15 -20 gigs is enough for gaming and XP. You can always adjust the partition size later.

    BTW, I formatted in NTSF so I could rip on the PC side. FAT32 has a file size restriction.

    I haven't had any problems with Bootcamp, and I use it on both computers. (2 copies of Windows XP, though.)
  7. nagromme macrumors G5


    May 2, 2002
    Google around and you'll find that the standard practice, widely recommended, is to have MULTIPLE anti-malware apps running under Windows, not just one. Since I like free, I went with the following:

    * Windows Defender from Microsoft (you'll have to allow Microsoft "Genuine Advantage" spyware on your machine in order to use this... but then again, MS won't even give you security patches anymore if you don't allow that, IIRC).

    * AVG Free antivirus

    * ZoneAlarm

    * Spybot Search & Destroy

    Unfortunately, any time I'm away from Windows for a while (which is often--I seldom use it), these apps go NUTS on next startup and bog the machine down for ages, making me click things and going through misc. dialogs and notices until I want to scream. (Screaming doesn't help, FYI.)

    And the FREE versions of these apps are even more burdensome--you can't customize how they run and how often. So they end up running more than you need, requiring a manual cancel. And when your system bogs down you have to peer at the little system tray icons to try to figure out why. Left-click the icons for more info--except in cases where it's right-click, or cases where no more info is available :eek:

    And enjoy the "false positives" where legitimate activities throw up warnings. Better answer each warning correctly--THINK about it, don't click blindly when your anti-malware apps cry wolf. If you make the wrong call, you can block an important activity, or allow risky activity.

    So it's best to read up on current Windows security issues--at least keep an eye on the Windows security headlines every week or so in case something important comes up. (Like an anti-malware app that accidentally CAUSES a security hole, which has happened.) Spend the time to stay educated and you are safest. Don't be discouraged--time and effort is all it takes and you can gain the same level of know-how as the people who have used Windows for years and say it's easy to secure. Remember, everything seems hard at first, but it's simple when it becomes second nature. (I hope Windows security practices never become second nature to me :p )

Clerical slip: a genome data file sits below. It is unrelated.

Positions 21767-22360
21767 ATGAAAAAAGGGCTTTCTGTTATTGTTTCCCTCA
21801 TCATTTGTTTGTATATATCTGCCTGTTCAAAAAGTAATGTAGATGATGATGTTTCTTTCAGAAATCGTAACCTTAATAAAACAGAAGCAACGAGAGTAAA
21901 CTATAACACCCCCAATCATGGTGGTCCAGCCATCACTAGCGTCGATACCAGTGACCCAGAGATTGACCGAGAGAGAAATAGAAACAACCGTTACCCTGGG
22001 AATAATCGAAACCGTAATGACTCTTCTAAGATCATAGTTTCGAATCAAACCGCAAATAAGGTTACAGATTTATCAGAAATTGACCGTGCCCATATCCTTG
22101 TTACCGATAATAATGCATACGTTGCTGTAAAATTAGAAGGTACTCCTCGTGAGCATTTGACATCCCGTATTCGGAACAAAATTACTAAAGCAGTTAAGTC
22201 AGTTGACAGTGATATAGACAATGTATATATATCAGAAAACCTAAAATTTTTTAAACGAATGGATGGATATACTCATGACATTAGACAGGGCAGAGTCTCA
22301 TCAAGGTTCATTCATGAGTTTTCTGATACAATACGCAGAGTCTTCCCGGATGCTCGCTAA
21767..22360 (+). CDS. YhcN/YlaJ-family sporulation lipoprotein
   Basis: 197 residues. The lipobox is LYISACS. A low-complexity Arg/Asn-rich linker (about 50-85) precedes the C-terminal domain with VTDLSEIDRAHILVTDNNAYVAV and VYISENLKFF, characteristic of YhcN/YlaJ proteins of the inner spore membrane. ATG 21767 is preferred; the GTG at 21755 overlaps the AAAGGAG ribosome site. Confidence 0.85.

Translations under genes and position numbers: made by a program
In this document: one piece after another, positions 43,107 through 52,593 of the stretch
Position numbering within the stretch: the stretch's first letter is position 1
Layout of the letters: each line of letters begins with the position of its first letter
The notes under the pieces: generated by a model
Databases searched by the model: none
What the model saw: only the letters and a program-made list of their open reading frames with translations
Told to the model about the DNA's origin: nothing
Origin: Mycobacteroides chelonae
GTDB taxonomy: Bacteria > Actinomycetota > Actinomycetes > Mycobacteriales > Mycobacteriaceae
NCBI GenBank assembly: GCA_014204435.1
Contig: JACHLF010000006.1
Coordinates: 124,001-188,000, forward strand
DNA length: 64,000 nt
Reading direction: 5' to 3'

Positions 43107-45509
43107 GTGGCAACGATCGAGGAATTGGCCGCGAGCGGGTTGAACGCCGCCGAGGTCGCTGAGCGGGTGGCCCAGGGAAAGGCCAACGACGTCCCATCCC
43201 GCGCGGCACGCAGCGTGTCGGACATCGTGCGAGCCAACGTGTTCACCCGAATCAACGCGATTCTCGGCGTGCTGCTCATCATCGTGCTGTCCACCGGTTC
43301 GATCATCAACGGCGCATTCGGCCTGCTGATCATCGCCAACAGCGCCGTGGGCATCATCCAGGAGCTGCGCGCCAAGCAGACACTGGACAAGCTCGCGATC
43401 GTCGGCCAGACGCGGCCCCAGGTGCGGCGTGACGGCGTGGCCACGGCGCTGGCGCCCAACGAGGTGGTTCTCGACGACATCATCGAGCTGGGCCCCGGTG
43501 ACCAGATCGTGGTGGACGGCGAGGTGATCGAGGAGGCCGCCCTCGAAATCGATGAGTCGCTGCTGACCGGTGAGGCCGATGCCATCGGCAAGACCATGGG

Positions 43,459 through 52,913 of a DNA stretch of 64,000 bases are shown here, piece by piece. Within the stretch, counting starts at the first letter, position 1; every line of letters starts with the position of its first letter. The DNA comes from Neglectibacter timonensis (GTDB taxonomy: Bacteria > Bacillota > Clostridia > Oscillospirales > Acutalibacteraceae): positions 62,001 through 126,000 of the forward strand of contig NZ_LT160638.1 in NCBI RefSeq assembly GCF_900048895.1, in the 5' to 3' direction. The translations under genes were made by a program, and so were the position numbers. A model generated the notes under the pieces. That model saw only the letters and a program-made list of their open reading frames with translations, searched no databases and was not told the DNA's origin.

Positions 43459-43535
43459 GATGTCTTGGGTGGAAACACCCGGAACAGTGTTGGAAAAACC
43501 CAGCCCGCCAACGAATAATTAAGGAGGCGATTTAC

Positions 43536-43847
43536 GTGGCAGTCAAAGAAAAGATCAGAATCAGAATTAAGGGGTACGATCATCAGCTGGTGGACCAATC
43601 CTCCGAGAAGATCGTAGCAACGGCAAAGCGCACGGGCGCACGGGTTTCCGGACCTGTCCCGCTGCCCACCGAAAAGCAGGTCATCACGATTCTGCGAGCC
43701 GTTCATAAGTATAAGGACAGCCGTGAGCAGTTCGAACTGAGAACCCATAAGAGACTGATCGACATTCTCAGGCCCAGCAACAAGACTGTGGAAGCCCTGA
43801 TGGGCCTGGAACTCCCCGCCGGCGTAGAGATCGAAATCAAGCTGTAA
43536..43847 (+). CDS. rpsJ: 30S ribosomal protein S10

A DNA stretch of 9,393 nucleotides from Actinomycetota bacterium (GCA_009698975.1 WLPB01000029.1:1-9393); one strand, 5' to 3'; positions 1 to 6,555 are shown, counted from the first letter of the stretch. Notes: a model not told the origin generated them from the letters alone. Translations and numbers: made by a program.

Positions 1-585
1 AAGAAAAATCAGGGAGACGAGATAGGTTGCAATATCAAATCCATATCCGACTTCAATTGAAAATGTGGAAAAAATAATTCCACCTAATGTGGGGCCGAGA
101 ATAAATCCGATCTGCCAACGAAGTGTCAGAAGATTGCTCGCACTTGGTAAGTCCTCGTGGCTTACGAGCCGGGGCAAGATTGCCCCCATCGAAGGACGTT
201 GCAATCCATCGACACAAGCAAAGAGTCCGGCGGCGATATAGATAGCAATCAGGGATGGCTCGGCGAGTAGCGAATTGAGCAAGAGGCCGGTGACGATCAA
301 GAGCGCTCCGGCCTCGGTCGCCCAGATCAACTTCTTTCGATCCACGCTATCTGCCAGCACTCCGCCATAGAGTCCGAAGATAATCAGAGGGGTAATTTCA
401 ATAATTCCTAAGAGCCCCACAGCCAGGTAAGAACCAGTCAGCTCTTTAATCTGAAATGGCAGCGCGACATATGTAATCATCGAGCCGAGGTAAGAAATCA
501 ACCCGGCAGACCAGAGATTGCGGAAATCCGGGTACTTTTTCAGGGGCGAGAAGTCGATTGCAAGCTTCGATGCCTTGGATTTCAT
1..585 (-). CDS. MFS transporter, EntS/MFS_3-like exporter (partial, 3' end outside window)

And when it's time to game, resist the temptation to shut down all firewalls. You won't have Leopard's easy app firewall, you'll have to deal with Windows' firewall. But do it--look up the ports and open just what you need. Don't turn off all protection just for multiplayer gaming.

    But that's Windows for you. And you DO need extra protection even for gaming, because a) Windows itself has flaws from time to time that don't need a browser or email, and b) if you game, you also use other Internet apps: communication software to schedule matches or communicate with your team, browsers to download patches/mods and look up strategies, etc.

    And if you don't do all this... or if you do some of it... or if you try, but don't know everything and don't do it in the best way... you might be safe anyway. There's some luck involved. Is "probably safe" good enough? That's a personal call. Lots of Windows gamers use "probably safe" practices and do just fine. Until they don't...

    More in my earlier post: